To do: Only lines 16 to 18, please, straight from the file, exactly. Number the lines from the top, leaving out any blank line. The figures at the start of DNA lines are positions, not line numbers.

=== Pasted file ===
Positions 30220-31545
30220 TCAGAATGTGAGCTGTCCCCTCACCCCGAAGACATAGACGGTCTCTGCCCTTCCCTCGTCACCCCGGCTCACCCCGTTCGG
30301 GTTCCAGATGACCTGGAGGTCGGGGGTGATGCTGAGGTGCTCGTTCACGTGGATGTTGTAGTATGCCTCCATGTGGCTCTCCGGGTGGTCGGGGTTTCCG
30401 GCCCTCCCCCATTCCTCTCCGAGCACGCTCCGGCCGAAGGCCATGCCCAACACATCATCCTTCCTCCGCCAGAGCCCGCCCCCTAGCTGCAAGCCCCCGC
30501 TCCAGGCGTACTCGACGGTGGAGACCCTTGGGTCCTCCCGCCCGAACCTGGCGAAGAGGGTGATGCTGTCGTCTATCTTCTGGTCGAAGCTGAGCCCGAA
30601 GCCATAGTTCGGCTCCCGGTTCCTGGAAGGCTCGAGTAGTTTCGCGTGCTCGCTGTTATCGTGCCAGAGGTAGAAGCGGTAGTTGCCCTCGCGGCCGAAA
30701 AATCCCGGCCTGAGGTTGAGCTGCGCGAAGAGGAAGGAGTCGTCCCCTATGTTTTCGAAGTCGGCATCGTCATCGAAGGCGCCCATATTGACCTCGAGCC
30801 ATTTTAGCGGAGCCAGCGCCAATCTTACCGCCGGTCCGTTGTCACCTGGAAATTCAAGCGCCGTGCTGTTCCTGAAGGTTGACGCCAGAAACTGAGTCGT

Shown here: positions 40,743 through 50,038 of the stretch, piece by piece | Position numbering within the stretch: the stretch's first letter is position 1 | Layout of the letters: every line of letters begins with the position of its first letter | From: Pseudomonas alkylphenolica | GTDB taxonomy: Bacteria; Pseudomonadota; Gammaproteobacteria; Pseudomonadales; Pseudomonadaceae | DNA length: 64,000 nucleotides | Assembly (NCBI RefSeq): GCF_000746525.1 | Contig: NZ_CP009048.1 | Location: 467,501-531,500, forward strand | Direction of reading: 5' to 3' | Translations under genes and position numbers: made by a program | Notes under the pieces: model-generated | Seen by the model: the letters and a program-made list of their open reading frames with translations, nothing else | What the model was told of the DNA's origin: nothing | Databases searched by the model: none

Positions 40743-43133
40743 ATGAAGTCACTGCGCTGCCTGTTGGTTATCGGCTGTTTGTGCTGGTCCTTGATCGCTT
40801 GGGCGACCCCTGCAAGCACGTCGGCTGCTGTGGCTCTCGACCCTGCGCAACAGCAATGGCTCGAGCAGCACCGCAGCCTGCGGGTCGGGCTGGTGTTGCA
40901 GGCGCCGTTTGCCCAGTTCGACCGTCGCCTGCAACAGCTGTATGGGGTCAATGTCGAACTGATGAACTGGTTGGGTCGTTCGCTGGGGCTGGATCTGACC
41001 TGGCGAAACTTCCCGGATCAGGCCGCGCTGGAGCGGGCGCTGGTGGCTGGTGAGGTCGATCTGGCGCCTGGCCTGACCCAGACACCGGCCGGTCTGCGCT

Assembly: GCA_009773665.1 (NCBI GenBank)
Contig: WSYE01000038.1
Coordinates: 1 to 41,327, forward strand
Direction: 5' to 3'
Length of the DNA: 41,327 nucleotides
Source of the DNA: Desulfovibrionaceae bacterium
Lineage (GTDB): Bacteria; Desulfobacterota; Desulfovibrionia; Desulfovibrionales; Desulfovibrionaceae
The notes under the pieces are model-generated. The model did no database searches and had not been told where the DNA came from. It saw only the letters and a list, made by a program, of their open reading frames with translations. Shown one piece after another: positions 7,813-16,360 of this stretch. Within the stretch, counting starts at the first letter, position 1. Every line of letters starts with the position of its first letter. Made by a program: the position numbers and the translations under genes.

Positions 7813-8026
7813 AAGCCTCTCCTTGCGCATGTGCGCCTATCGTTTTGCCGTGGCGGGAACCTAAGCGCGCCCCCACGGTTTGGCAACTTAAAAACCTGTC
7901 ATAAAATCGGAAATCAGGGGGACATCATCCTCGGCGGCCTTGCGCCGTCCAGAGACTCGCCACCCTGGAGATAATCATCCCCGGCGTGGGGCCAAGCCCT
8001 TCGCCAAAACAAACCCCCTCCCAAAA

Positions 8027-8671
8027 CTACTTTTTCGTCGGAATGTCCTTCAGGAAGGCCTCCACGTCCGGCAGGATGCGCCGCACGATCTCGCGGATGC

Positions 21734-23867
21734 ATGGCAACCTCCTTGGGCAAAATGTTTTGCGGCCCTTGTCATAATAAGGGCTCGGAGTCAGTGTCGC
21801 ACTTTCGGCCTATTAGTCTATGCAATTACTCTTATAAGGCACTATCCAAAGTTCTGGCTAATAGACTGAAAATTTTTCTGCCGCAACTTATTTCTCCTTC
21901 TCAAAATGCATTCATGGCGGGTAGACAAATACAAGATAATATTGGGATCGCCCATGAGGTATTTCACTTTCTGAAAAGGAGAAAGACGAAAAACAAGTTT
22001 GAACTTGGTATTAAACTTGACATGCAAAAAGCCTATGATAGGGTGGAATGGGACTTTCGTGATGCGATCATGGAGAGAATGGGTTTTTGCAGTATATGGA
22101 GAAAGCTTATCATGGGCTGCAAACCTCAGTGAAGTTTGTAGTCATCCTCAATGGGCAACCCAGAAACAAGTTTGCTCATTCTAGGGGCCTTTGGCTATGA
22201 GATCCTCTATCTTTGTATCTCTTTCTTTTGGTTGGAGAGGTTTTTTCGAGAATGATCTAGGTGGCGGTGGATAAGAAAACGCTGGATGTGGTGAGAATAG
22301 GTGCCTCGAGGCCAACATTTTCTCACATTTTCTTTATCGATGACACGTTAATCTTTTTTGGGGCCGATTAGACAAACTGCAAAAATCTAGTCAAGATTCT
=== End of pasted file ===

Contig: WSYE01000038.1
Coordinates: 1 to 41,327, forward strand
Direction: 5' to 3'